While jurisdiction over the dissolution of a corporation was once limited to the Courts of its state of incorporation, apparently, that is no longer an absolute rule. See, Stuart L. Pachman, Title 14A: Corporations 538 (GANN 2007).  In fact, New Jersey has lead the way in “modernizing” the law in this field with the adaptation of modern choice of law doctrines. In Krzastek v. Global Resource Industrial and Power, Inc., No. A-1815-06T2 (App. Div. Sept. 11, 2008), the New Jersey Appellate Division upheld an application of New Jersey’s oppressed minority shareholder statute in a suit brought by a minority shareholder of a Massachusetts corporation. 

In Conway v. DialAmerica Marketing, Inc., BER-C-116-08 (Super. Ct. Sept. 30, 2008), the trial did the same in a case brought by a minority shareholder of a Delaware corporation. In both Conway and Krzastek, the New Jersey dissolution statute afforded the plaintiffs rights and/or remedies broader than those available under the laws of the states of incorporation.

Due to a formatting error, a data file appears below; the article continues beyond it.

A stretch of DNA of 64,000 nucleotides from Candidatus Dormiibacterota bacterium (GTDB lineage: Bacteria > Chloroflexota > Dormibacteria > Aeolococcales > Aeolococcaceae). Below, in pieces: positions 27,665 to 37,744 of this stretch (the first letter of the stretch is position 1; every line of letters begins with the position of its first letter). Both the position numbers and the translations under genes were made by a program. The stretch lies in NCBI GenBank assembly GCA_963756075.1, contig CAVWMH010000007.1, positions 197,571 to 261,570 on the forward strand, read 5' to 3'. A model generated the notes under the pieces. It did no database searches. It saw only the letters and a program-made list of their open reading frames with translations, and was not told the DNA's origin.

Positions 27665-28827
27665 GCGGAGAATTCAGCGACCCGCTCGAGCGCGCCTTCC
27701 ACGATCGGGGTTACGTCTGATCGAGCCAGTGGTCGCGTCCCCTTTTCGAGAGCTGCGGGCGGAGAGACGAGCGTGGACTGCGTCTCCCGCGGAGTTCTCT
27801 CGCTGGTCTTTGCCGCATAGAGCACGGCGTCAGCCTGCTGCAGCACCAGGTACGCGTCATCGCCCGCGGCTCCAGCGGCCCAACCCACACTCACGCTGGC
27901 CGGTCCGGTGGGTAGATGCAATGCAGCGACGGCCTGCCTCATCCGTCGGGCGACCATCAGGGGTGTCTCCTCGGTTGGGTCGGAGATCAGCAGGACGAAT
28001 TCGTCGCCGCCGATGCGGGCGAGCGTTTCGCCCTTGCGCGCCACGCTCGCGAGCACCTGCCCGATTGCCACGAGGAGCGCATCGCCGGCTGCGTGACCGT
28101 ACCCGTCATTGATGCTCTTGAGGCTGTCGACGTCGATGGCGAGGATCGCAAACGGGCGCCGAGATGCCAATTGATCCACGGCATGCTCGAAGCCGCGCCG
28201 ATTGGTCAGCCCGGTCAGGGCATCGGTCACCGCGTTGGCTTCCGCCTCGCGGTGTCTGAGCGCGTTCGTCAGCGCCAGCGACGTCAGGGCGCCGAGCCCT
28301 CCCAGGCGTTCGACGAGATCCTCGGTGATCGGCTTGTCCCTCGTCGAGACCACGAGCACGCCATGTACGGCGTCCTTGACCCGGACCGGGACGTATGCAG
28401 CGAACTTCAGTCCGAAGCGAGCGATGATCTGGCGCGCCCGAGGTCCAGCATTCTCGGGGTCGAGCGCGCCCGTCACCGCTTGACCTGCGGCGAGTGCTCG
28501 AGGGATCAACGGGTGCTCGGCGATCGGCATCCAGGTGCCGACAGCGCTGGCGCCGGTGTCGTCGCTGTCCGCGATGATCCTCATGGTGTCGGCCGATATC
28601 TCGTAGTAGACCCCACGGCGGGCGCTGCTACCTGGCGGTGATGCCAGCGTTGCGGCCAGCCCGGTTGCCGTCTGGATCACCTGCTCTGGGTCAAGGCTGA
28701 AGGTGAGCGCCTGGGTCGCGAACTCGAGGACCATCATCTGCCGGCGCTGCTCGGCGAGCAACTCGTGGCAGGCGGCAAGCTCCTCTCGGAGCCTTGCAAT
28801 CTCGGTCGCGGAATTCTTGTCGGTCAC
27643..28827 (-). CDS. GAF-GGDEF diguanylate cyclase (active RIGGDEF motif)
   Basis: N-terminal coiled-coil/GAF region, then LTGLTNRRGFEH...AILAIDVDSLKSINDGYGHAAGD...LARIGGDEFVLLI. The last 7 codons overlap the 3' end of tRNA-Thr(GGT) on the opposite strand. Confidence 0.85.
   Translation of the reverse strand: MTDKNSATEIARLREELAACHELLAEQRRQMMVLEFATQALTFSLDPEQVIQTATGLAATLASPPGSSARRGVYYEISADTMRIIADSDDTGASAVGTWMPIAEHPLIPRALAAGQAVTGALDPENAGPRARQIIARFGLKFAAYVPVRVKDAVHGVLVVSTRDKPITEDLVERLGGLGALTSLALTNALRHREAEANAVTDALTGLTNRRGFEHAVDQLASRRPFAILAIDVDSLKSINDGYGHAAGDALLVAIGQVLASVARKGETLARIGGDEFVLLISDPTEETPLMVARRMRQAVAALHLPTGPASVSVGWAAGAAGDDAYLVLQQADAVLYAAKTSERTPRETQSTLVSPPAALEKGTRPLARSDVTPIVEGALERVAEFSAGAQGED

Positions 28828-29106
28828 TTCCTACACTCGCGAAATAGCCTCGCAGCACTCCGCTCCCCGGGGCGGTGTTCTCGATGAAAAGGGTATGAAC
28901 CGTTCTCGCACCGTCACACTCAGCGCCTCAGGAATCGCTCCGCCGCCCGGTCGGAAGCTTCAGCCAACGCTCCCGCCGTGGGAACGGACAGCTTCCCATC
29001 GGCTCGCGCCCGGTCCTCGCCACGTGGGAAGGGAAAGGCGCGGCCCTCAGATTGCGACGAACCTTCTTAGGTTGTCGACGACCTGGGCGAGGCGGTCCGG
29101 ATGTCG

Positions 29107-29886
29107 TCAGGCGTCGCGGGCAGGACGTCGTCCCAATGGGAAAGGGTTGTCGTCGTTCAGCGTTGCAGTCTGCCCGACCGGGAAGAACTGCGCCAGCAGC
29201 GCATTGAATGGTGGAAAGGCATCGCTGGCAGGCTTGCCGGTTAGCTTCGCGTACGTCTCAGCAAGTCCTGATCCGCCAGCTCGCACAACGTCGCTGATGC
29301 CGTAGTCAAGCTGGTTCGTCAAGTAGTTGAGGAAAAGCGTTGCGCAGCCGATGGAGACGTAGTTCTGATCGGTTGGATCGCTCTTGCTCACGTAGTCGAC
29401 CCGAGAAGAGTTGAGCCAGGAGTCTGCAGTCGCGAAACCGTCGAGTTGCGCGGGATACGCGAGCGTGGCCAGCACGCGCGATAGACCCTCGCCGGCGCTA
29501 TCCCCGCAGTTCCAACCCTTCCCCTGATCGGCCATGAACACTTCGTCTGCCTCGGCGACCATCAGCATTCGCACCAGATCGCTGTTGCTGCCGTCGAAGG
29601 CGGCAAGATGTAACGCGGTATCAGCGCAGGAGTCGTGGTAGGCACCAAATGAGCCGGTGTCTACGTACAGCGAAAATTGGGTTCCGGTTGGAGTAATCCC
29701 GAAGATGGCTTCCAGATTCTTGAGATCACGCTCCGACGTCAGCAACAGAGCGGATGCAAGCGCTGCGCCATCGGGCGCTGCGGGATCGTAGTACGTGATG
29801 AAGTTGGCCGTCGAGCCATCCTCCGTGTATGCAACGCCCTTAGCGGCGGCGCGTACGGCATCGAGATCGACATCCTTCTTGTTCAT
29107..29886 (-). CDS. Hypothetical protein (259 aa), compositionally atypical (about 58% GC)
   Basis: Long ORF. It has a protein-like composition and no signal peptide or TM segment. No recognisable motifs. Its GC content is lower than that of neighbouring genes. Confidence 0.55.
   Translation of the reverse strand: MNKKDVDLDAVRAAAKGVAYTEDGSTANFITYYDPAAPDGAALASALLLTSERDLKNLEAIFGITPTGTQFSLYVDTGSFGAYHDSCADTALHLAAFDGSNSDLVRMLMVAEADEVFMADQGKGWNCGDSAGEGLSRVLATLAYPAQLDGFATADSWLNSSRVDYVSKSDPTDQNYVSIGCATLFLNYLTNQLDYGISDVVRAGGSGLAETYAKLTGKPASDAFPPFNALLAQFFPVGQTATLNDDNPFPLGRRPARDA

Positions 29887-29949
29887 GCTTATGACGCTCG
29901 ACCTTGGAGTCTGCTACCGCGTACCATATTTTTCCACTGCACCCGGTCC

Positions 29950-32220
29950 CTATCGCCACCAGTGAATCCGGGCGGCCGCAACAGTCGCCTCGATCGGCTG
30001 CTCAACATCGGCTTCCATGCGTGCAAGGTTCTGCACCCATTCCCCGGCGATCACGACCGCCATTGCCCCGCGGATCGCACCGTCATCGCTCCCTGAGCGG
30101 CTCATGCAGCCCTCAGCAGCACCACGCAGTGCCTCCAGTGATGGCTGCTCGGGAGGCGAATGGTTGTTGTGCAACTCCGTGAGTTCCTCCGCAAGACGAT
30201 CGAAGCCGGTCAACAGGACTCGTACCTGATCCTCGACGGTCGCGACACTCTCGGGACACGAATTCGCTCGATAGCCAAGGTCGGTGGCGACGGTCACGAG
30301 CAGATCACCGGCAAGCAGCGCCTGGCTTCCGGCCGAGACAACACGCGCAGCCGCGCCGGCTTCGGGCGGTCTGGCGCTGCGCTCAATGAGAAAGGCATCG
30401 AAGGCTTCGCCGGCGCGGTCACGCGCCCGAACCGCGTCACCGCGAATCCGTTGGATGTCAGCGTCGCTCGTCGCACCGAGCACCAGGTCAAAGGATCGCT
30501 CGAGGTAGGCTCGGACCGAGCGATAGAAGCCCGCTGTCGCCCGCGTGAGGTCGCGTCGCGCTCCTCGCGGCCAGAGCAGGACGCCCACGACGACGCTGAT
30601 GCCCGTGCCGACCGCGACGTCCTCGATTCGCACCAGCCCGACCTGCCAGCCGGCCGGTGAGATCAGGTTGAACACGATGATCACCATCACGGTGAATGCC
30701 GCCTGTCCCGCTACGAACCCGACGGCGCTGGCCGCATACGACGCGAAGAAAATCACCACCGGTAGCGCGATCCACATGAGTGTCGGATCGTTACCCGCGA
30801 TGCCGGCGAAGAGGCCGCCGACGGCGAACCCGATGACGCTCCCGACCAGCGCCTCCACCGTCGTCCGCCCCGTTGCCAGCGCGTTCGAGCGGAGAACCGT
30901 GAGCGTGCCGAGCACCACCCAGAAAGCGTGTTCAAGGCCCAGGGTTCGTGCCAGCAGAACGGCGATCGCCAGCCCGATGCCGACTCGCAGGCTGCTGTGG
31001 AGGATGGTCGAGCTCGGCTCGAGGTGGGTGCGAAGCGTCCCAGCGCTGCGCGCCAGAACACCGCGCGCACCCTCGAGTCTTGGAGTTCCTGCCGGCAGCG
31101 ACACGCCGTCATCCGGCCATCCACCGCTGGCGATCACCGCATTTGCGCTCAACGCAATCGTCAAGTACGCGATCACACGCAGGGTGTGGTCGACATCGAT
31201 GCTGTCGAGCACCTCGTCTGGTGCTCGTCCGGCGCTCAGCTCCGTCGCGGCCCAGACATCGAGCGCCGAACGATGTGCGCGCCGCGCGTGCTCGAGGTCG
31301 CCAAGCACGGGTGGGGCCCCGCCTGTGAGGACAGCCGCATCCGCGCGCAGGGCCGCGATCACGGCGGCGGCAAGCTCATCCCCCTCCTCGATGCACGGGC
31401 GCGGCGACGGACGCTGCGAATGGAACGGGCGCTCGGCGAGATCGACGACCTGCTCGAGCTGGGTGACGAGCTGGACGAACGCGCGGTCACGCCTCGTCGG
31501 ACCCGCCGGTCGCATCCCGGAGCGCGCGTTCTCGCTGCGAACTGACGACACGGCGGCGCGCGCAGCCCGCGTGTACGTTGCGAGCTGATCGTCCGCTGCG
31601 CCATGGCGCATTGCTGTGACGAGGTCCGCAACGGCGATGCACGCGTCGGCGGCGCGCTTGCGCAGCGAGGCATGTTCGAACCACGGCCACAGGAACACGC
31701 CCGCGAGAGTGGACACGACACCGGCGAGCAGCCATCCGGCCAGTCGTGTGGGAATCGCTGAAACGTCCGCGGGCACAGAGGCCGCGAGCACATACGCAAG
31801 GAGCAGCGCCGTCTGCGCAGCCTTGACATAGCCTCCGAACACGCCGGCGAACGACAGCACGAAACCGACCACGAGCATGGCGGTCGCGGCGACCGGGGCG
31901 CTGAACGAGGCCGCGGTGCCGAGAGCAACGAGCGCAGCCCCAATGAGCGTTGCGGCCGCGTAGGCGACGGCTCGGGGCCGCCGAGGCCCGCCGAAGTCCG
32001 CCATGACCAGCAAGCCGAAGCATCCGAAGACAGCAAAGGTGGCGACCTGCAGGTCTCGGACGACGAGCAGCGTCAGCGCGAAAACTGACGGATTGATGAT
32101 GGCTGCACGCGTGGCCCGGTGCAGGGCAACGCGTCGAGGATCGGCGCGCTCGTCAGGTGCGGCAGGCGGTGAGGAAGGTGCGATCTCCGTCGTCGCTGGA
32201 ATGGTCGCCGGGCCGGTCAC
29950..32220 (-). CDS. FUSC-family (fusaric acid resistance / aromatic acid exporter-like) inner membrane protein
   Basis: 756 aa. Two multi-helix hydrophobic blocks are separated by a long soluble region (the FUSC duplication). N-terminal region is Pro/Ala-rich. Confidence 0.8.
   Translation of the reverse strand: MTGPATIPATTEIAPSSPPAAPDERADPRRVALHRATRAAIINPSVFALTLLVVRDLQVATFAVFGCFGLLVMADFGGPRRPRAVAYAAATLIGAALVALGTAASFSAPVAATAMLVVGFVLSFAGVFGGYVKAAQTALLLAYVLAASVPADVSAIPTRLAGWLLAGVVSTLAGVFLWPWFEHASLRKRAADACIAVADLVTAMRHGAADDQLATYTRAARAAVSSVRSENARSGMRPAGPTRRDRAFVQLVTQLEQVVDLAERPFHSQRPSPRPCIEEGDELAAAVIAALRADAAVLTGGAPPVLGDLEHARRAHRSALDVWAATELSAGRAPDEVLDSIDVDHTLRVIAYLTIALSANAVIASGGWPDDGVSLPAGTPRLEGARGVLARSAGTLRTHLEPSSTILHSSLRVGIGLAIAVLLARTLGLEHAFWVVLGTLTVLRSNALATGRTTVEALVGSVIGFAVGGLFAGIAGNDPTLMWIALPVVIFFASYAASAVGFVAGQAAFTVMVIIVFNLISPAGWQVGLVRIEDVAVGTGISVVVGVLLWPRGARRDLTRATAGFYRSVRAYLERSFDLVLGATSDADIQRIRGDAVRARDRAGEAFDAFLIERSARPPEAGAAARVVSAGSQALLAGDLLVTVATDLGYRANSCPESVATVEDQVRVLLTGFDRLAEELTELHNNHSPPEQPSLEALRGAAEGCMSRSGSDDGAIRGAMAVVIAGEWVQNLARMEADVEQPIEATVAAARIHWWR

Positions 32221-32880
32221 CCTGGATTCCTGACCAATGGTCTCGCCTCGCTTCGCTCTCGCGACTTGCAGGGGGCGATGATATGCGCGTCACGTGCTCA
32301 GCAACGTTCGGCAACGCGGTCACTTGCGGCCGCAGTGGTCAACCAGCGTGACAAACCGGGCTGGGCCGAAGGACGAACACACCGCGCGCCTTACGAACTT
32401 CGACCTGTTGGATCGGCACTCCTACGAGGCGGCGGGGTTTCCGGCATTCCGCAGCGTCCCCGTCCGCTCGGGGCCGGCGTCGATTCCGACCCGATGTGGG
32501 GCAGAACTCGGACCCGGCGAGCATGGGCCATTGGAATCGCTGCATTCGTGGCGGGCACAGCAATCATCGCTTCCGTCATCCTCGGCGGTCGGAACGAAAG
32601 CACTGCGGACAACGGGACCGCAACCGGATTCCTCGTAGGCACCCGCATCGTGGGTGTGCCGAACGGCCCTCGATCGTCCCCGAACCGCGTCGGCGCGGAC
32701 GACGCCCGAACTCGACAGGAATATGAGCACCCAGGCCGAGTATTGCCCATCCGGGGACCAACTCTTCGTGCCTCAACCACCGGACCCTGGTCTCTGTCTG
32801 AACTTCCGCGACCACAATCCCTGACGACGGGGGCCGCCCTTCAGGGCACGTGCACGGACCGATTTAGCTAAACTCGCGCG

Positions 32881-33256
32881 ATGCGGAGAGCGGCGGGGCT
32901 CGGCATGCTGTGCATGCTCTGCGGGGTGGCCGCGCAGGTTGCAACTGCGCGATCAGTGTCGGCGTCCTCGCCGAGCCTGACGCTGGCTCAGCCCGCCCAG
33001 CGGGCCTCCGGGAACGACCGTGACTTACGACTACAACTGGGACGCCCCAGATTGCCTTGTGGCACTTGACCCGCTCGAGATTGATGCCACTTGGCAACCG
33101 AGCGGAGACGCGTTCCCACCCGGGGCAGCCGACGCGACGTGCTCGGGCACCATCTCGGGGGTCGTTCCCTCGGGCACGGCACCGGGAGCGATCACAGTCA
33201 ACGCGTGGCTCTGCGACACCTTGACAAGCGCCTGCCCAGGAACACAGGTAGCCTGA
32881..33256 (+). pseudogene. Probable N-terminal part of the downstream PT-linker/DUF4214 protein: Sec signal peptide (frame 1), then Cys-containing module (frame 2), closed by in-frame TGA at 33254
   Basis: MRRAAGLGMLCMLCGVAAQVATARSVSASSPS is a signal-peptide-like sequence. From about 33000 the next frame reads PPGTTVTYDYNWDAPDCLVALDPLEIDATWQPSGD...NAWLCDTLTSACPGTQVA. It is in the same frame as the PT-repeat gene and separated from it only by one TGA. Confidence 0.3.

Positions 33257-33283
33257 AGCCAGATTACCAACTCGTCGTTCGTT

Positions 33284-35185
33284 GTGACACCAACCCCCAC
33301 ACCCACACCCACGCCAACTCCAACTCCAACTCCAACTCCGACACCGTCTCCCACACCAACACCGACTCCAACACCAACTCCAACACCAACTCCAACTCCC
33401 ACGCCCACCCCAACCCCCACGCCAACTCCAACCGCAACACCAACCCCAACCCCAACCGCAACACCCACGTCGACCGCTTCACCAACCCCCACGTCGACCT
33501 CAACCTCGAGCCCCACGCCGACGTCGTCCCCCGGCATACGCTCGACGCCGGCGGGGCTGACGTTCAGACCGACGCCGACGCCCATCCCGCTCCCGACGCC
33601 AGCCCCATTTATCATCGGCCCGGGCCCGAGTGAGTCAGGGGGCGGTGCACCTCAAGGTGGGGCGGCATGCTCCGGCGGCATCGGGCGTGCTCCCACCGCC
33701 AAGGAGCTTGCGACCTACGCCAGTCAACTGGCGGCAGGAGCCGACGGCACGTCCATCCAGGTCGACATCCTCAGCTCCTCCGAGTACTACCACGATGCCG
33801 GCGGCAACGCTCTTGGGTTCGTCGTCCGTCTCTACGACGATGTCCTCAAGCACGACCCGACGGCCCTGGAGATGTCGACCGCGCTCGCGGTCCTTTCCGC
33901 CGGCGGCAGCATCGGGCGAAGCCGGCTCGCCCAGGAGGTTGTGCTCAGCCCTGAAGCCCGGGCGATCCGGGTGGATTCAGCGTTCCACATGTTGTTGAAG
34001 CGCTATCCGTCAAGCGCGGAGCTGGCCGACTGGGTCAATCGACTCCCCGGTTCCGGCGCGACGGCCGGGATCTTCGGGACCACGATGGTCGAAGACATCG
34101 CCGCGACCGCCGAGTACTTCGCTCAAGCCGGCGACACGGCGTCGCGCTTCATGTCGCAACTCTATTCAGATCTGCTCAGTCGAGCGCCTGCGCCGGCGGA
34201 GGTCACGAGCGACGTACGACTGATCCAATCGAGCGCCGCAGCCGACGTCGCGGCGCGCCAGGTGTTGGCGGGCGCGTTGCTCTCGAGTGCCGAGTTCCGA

In both cases, the defendants unsuccessfully argued for dismissal based on the “internal affairs doctrine.” In other words, an oppressed minority shareholder of a foreign corporation with significant ties to the Garden State to have their matter adjudicated in New Jersey. These cases are good for oppressed minority shareholders. That is because New Jersey law protects oppressed minority shareholders.